·

written charters for its Audit and Compensation Committees of the Board (the “Charters”).


The Code of Ethics, Code of Conduct, the Guidelines and the Charters can be found on IHC’s website at www.ihcgroup.com, and are also available in print to any stockholder who requests them.  The information on IHC’s website, however, is not incorporated by reference in, and does not form part of, this proxy statement.  The Board does not anticipate modifying the Code of Ethics or the Code of Conduct, or granting any waivers to either, but were any such waiver or modification to occur, it would promptly be disclosed on IHC’s website.  


Director Independence


As a company listed on the New York Stock Exchange (“NYSE”), IHC uses the definition of independence prescribed in the NYSE Listed Company Manual (the “Manual”).  Each of Messrs. Kirkman, Tatum and Lahey met such independence requirements.  The Board has affirmatively determined that none of them had any material relationship with IHC at all applicable times during 2014.


IHC qualifies as a “controlled company,” as defined in Section 303A.00 of the Manual, because more than 50% of IHC’s voting power is held by Geneve Holdings, Inc. (“GHI”).  Therefore, IHC is not subject to certain NYSE requirements that would otherwise require IHC to have: (i) a majority of independent directors on the Board (Manual Section 303A.01); (ii) compensation of IHC’s executive officers determined by a compensation committee composed solely of independent directors (Manual Section 303A.04); or (iii) director nominees selected, or recommended for the Board’s selection, by a nominating committee composed solely of independent directors (Manual Section 303A.05).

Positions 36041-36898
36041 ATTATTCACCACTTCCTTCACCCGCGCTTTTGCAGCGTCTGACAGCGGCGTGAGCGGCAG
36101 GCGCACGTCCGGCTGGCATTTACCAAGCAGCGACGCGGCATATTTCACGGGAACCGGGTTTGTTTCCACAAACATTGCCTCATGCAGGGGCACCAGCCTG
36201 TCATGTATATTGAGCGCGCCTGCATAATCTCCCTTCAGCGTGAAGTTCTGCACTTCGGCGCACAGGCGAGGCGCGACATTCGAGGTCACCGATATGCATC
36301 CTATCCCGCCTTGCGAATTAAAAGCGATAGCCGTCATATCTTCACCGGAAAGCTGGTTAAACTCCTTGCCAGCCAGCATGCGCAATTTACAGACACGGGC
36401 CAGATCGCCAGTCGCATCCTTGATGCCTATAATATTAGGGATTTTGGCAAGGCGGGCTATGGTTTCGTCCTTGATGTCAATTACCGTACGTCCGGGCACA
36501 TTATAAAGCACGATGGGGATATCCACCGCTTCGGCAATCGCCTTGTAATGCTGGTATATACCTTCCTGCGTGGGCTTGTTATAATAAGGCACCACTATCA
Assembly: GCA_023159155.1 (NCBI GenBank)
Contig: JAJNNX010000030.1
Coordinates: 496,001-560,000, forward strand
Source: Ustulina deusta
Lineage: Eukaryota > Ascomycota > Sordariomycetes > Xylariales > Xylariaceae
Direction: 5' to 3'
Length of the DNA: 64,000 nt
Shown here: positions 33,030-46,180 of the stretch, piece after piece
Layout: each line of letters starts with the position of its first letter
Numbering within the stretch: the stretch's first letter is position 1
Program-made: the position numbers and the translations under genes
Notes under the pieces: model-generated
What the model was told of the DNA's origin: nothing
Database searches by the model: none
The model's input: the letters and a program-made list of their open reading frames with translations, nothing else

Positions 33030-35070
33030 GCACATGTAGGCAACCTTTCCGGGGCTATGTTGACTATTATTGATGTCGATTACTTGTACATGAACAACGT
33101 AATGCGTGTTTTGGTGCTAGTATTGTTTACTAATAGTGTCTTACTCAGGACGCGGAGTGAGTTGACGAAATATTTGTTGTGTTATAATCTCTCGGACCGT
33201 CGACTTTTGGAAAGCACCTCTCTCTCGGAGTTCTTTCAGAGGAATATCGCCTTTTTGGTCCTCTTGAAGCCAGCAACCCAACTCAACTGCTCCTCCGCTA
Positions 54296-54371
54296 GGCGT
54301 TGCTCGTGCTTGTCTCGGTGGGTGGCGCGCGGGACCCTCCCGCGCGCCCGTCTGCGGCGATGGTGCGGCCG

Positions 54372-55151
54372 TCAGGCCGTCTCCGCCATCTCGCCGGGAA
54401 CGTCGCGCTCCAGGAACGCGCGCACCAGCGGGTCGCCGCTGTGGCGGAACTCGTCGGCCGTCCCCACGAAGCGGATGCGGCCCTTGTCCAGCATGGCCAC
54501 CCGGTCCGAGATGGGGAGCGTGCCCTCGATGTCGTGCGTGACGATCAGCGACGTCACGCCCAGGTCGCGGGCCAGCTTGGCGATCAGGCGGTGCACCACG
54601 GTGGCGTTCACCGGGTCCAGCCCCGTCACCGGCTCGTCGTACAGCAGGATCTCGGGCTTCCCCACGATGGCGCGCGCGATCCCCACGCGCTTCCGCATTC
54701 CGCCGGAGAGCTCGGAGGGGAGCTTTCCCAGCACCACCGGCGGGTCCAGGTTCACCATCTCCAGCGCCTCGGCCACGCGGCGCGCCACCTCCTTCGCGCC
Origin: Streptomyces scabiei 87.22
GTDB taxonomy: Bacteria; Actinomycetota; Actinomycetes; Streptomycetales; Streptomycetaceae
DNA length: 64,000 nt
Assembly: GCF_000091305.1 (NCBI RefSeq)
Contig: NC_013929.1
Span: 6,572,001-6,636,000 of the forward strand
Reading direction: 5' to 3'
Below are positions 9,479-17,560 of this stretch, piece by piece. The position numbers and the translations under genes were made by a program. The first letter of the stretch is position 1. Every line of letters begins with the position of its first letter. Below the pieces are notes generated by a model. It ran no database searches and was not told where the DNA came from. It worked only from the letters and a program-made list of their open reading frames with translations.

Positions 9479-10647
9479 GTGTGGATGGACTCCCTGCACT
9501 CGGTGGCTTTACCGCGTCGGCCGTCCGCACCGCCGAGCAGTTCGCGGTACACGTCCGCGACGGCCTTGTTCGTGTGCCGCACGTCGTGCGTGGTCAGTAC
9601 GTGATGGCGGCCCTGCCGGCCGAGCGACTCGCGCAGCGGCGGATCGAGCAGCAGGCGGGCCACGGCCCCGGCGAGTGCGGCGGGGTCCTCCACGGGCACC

Of IHC’s directors, none of Messrs. Graber, Kettig, Lapin or Thung is independent under the NYSE’s standards.   


For each independent director, after reasonable investigations and in reliance on representations by such independent director to IHC, IHC believes there is no transaction, relationship or arrangement between each such director not disclosed in this proxy statement under the caption “Certain Relationships and Related Transactions.”